High prevalence of anti-hepatitis E virus antibodies in blood donors from South West France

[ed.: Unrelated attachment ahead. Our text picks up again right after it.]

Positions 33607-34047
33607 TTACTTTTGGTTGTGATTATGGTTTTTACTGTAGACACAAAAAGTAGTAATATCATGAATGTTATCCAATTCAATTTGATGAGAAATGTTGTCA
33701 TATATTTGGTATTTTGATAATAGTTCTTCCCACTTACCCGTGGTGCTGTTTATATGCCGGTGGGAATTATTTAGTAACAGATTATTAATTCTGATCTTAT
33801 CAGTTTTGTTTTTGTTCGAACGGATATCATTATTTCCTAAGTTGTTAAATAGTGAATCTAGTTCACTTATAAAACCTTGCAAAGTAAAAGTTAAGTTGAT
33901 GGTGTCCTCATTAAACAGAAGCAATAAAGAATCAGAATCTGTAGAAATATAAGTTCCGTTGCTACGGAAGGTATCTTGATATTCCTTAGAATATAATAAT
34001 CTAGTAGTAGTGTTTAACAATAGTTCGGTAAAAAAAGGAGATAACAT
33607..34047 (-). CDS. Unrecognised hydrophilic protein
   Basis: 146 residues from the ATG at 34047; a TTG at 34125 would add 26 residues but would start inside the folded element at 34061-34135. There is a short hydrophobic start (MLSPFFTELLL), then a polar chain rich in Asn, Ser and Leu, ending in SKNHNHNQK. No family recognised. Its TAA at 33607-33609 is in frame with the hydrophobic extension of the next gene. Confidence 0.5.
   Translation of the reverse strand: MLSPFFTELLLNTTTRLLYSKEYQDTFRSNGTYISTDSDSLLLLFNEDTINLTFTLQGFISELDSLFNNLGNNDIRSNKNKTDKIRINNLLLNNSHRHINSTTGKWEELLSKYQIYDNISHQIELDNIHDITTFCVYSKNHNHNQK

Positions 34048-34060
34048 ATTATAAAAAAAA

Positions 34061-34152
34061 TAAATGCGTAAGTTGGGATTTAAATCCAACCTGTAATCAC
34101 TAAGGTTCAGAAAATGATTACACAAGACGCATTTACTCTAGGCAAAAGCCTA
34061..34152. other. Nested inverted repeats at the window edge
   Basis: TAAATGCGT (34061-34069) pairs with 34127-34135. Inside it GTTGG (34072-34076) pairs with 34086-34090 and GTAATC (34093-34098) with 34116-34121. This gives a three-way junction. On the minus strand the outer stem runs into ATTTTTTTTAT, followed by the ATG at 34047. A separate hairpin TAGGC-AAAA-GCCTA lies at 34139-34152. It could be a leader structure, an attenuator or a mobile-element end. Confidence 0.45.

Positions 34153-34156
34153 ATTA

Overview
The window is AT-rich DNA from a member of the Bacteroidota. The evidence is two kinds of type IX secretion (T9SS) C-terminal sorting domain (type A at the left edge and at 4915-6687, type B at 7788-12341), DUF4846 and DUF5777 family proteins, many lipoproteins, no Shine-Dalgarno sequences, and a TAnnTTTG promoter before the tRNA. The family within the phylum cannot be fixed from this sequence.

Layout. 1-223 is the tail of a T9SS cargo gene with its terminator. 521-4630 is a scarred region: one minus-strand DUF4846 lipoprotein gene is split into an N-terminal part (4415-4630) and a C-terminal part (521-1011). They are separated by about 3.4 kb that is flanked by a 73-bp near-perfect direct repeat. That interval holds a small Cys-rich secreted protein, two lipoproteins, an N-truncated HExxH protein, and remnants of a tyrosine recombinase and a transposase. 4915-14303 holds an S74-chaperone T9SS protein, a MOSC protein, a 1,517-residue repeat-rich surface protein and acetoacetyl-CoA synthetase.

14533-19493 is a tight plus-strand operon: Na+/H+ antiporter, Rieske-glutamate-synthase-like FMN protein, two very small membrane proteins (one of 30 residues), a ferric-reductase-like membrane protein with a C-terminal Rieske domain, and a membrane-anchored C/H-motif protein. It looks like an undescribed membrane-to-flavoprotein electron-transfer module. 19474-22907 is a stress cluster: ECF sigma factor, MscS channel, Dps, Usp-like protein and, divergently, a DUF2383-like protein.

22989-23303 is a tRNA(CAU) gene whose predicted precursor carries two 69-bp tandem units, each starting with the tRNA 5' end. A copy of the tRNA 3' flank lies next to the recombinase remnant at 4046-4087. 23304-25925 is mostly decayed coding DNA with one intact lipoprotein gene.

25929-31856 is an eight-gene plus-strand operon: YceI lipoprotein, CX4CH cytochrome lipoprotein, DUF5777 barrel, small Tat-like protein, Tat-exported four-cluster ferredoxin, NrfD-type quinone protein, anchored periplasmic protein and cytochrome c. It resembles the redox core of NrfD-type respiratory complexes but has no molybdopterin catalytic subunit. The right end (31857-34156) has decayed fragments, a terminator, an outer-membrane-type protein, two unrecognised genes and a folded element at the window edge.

Cases of autochthonous acute hepatitis E occur in most industrialized countries and are frequent in the South West of France. The prevalence of anti-hepatitis E virus (HEV) IgG antibodies in blood donors in this area was determined. A total of 529 samples from rural and urban blood donors were tested. The overall prevalence was 16.6%, 19.1% of rural donors and 14.2% of urban donors had anti-HEV antibodies (P = 0.13). The antibodies were widely distributed among all age groups and the sex ratio of the anti-HEV positive blood donors was 1.12 (P = 0.57). Hunting was the only pastime or profession associated with a high prevalence of anti-HEV antibodies (P = 0.038). The frequency of anti-HEV antibodies in blood donors could reflect active autochthonous transmission in this area of France. As the risk factors for HEV infection in industrialized countries are still unknown, further studies are needed to clarify the epidemiology of HEV infection in the Midi-Pyrénées region. J. Med. Virol. 80:289–293, 2008. © 2007 Wiley-Liss, Inc.